Significance between samples

I am not an expert user when it comes to SPSS so maybe this is more than I can handle. Here is the situation:

I have two products I am comparing, Product A and Product B. I use the typical 7-point scale of Strongly Dislike (1) to Strongly Like (7) with Neither Like Nor Dislike (4). I recoded the three dislike opinions as one value, the three like opinions as one value, and the neither as one value - 1,7, and 4 respectively. I run a crosstab on with my recoded variable against the product variable and get the combined results I am looking for.

Here is what I don't know how to do. Lets say 40% of the people "liked" Product A and 42% of the people like Product B. Is there something in SPSS that would allow me to take those two percentages and calculate their significance? I looked at the One-Way ANOVA under compare means, but that groups them all together. I need it broken down between my recoded values and the two products.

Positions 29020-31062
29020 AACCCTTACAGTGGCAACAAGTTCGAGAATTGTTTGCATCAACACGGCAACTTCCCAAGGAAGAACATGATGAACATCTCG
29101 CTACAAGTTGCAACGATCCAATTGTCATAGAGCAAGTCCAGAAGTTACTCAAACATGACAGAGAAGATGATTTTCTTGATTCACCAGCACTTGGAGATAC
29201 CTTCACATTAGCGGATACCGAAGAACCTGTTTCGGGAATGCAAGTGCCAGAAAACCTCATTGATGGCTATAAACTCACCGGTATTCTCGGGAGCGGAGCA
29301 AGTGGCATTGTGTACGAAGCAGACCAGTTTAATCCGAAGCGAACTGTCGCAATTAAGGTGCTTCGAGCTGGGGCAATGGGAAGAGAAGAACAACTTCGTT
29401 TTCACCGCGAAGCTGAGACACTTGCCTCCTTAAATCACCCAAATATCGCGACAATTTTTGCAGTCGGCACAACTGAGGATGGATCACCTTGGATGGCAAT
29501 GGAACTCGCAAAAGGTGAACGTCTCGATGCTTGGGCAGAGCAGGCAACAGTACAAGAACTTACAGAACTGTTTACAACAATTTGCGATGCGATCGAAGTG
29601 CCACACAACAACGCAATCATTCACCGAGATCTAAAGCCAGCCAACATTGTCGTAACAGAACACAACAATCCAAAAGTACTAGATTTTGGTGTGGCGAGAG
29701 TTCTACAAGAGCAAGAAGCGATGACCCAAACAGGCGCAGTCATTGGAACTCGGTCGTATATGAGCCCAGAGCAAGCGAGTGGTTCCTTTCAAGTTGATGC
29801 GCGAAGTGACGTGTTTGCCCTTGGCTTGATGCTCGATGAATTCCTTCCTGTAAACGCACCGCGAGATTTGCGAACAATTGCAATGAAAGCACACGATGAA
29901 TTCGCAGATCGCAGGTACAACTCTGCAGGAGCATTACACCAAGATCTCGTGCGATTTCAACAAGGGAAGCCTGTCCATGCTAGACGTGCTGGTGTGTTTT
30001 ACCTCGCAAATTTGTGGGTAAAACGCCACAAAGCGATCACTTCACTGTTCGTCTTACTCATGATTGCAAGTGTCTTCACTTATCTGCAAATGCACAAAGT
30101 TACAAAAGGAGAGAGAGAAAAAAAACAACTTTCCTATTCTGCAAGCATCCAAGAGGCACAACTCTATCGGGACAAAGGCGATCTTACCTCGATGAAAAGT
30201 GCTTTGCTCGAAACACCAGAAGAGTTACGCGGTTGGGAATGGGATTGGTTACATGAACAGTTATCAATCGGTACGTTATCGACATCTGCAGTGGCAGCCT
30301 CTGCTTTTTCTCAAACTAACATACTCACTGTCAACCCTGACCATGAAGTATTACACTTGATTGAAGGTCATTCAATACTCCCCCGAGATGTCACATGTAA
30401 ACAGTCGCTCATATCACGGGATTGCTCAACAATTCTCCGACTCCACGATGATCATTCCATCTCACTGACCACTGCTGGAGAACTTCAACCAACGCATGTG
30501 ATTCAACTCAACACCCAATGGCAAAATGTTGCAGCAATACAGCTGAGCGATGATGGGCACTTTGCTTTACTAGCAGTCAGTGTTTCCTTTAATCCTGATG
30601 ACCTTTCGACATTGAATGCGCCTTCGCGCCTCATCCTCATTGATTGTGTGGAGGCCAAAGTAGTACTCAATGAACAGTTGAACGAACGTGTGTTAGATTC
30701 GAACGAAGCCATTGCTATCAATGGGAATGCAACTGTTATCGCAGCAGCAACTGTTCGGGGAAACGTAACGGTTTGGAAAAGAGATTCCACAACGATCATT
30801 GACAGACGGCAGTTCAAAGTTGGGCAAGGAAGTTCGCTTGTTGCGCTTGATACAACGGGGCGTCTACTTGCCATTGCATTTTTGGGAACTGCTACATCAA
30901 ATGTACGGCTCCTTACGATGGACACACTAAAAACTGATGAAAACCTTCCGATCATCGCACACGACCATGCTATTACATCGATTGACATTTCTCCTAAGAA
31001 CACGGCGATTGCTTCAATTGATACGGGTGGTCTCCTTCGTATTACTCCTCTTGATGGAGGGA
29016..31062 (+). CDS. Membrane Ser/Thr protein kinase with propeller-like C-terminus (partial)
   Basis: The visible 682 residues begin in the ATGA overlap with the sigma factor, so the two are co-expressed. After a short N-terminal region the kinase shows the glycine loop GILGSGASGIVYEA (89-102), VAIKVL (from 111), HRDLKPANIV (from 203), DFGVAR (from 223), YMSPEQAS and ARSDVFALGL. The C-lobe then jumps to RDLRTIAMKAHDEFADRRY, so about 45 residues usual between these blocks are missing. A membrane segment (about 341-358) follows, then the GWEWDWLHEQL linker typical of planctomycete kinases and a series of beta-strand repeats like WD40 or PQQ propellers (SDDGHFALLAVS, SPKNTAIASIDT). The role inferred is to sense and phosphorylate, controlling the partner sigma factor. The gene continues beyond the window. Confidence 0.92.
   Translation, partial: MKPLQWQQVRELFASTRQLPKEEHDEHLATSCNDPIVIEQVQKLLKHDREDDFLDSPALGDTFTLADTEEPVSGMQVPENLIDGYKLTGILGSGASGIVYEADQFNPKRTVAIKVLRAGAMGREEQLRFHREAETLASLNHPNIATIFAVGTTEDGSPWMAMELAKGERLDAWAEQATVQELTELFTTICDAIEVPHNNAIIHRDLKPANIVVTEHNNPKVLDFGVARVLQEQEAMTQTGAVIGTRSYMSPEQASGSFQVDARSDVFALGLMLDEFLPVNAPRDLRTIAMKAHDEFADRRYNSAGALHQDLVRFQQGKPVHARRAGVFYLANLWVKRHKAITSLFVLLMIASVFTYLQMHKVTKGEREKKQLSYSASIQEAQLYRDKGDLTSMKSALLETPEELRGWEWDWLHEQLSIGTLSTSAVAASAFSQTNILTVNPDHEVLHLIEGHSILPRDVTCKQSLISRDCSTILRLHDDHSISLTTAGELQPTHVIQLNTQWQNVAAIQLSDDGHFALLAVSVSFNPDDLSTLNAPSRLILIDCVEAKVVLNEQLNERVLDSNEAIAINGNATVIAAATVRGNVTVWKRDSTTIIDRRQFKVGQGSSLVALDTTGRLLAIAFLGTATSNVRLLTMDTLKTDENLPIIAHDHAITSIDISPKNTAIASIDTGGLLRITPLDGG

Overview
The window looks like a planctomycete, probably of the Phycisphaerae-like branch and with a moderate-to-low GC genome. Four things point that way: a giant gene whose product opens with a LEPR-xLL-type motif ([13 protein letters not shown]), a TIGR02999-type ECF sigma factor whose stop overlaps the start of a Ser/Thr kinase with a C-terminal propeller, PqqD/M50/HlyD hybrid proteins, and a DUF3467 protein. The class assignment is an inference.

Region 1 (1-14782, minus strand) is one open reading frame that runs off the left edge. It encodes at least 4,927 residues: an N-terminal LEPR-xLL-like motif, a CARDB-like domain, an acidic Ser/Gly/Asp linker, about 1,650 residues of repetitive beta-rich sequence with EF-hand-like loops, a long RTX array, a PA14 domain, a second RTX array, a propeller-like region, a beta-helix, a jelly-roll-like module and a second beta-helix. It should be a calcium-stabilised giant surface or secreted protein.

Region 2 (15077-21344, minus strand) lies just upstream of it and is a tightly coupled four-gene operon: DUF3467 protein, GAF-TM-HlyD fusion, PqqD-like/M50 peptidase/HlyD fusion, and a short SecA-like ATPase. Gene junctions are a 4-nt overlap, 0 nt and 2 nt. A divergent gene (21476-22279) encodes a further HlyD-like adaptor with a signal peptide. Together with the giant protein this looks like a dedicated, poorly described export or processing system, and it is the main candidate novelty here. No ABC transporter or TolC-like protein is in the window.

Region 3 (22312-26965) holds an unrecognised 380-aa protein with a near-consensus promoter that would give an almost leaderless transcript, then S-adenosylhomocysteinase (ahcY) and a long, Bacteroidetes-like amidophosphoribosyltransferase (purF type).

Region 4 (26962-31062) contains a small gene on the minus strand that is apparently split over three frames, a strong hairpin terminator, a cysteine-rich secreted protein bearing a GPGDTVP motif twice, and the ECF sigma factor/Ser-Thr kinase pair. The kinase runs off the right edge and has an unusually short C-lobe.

Is this possible? If it is possible and you are willing to help, I would be really grateful.
You have a couple of choices:
1. Run an independent sample t-test, with the test variable being the rating and the group variable being the product. However, the test variable needs to be the full 7 point scale, not the one you recoded. Technically, you probably should use the Mann-Whitney test, but it will give you the same answer.
2. Run a chi-square test (when you run a cross-tabs, click on "statistics" and select chi-square). Here, you should use the recoded rating variable. Note that the chi-square will only tell you that there's a difference going on somewhere, you'll need to check the data to see where that difference could be. If you're only focusing on the top 3 box of the scale, I'd recode further into a binomial variable (either rated in the top 3 box, or not), and run the chi-square test on that.

If your results are actually 40% for product A and 42% for product B, I can tell you right away that the results are not statistically significant, unless if your sample size is huge (as in, the tens of thousands).